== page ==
• 2017 state-level estimates for the percentage of births to unmarried mothers, by race and Hispanic origin, are available from: Martin, J. A., Hamilton, B. E., Osterman, M. J. K., Driscoll, A. K., & Drake, P. (2018). Births: Final Data for 2017: Supplemental tables [Table I-7]. National Vital Statistics Reports, 67(8). Retrieved from https://www.cdc.gov/nchs/data/nvsr/nvsr67/nvsr67_08_tables-508.pdf#I07.
  • Estimates for the percentage of births to unmarried women, 1990-2016, are available for all states and the 50 largest cities in the U.S. from the Kids Count Data Center: KIDS COUNT Data Center. (2017). Births to unmarried women [Table]. Baltimore, MD: Annie E Casey Foundation. Retrieved from http://datacenter.kidscount.org/data/tables/7-births-to-unmarried-women?loc=1&loct=2.

International estimates

Data and appendices

Data source

  • Data for 2007-2017: U.S. Department of Health and Human Services, Centers for Disease Control and Prevention, National Center for Health Statistics. (2018). CDC WONDER [Data tool]. Hyattsville, MD: Author. Retrieved from http://wonder.cdc.gov/natality-current.html.
  • Data for 2000-2006: U.S. Department of Health and Human Services, Centers for Disease Control and Prevention, National Center for Health Statistics. (2002-2009). Births: Final data for 2000-2006. Hyattsville, MD: Author. Retrieved from http://www.cdc.gov/nchs/products/nvsr.htm.
  • Data by race and Hispanic origin for 1980-1989: U.S. Department of Health and Human Services, Centers for Disease Control and Prevention, National Center for Health Statistics. (2014). Health, United States, 2013 [Table 5]. Hyattsville, MD: Author. Retrieved from http://www.cdc.gov/nchs/hus/previous.htm#tables.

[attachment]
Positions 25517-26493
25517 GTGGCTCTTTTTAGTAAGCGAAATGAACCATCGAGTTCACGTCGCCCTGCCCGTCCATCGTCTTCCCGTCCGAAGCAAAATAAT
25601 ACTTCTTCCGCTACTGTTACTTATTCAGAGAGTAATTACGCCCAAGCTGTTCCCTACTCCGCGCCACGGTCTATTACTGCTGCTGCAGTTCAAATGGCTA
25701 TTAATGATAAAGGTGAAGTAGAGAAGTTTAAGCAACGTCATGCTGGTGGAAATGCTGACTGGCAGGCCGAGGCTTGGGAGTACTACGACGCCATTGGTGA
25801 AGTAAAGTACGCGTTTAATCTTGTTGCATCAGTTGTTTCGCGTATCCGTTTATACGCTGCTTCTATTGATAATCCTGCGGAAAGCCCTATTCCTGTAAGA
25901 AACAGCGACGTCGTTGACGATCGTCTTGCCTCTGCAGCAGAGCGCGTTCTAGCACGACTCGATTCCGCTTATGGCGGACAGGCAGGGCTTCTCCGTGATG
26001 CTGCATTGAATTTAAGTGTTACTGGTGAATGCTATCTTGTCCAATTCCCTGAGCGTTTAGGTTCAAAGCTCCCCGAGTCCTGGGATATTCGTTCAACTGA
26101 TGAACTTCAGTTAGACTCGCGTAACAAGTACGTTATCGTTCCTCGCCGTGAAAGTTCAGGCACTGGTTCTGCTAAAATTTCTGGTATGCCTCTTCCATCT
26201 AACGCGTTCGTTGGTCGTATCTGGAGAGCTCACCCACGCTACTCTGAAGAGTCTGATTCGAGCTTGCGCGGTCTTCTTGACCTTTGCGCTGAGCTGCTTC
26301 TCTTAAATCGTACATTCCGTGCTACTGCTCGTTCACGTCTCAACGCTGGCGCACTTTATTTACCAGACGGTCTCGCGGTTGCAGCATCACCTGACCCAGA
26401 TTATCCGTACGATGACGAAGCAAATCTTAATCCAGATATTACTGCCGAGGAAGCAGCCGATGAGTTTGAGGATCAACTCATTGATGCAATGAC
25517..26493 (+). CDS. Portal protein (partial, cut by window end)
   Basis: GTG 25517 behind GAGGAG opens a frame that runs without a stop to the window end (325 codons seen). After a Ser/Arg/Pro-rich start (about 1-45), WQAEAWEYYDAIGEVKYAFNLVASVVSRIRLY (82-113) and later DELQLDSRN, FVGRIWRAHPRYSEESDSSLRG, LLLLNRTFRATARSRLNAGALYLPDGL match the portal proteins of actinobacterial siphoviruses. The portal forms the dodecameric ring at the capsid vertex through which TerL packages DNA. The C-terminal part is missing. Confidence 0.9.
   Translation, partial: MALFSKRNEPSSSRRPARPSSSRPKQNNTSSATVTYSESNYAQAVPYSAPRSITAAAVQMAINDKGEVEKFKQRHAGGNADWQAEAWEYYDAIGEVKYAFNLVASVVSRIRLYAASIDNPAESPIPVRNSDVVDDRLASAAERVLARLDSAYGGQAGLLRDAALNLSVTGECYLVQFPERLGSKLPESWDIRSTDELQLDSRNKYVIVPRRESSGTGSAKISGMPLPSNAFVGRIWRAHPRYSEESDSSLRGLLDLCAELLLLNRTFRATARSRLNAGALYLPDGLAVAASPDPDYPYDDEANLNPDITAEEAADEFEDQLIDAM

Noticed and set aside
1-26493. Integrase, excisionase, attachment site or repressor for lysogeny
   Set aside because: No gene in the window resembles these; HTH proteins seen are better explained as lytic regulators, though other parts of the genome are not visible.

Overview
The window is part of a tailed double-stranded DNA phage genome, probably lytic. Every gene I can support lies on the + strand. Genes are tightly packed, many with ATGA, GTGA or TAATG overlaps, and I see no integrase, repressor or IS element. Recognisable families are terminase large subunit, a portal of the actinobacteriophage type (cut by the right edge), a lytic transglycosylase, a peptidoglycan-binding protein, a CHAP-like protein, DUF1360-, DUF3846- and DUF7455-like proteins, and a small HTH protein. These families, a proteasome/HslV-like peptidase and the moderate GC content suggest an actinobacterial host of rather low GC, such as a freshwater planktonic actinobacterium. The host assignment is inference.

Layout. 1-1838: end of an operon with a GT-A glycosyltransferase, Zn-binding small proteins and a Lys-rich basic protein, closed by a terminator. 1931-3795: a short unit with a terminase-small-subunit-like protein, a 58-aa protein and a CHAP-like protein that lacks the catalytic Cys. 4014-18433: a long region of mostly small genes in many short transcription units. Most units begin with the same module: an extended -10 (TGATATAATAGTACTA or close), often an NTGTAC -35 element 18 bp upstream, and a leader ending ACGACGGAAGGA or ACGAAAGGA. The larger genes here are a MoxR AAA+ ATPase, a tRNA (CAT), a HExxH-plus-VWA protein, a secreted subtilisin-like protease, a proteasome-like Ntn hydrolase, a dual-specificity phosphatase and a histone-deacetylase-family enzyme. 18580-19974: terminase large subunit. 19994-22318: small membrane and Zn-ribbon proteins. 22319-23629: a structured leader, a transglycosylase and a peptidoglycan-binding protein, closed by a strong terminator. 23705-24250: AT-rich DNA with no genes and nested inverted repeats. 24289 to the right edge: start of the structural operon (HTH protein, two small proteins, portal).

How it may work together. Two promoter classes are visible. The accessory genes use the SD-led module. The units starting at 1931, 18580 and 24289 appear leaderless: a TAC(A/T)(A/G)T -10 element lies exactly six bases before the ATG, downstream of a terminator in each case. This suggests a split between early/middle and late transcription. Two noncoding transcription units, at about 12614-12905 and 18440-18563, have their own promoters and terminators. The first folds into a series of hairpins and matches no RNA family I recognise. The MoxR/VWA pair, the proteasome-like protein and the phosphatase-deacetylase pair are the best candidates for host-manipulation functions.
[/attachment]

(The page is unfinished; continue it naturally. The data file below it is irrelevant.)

• All other data for 1960-1999: Ventura, S. J., & Bachrach, C. A. (2000). Nonmarital childbearing in the United States, 1940-1999 [Table 4]. National Vital Statistics Reports, 48(16). Retrieved from http://www.cdc.gov/nchs/data/nvsr/nvsr48/nvs48_16.pdf.

Raw data source

Birth Data, National Vital Statistics System.

http://www.cdc.gov/nchs/nvss.htm

Appendices

Appendix 1. Percentage of All Births that Were to Unmarried Women, by Race and Hispanic Origin, and Age: Selected Years 1960-2017

Background

Definition

Definition

In 49 states and the District of Columbia, births to unmarried women are identified by a question such as “Mother married?” on the birth certificate. In New York, marital status is inferred. For more detailed information, see the User Guide to the 2010 Natality Public Use File at ftp://ftp.cdc.gov/pub/Health_Statistics/NCHS/Dataset_Documentation/DVS/natality/UserGuide2010.pdf.

For 2016 and 2017, racial/ethnic estimates were calculated using bridged race estimates to remain comparable with previous years. Single-race estimates, aligned with the one race reported on the infant’s birth certificate, are available at https://wonder.cdc.gov/controller/datarequest/D66.

Citation

Child Trends. (2018). Births to Unmarried Women. Retrieved from https://www.childtrends.org/indicators/births-to-unmarried-women.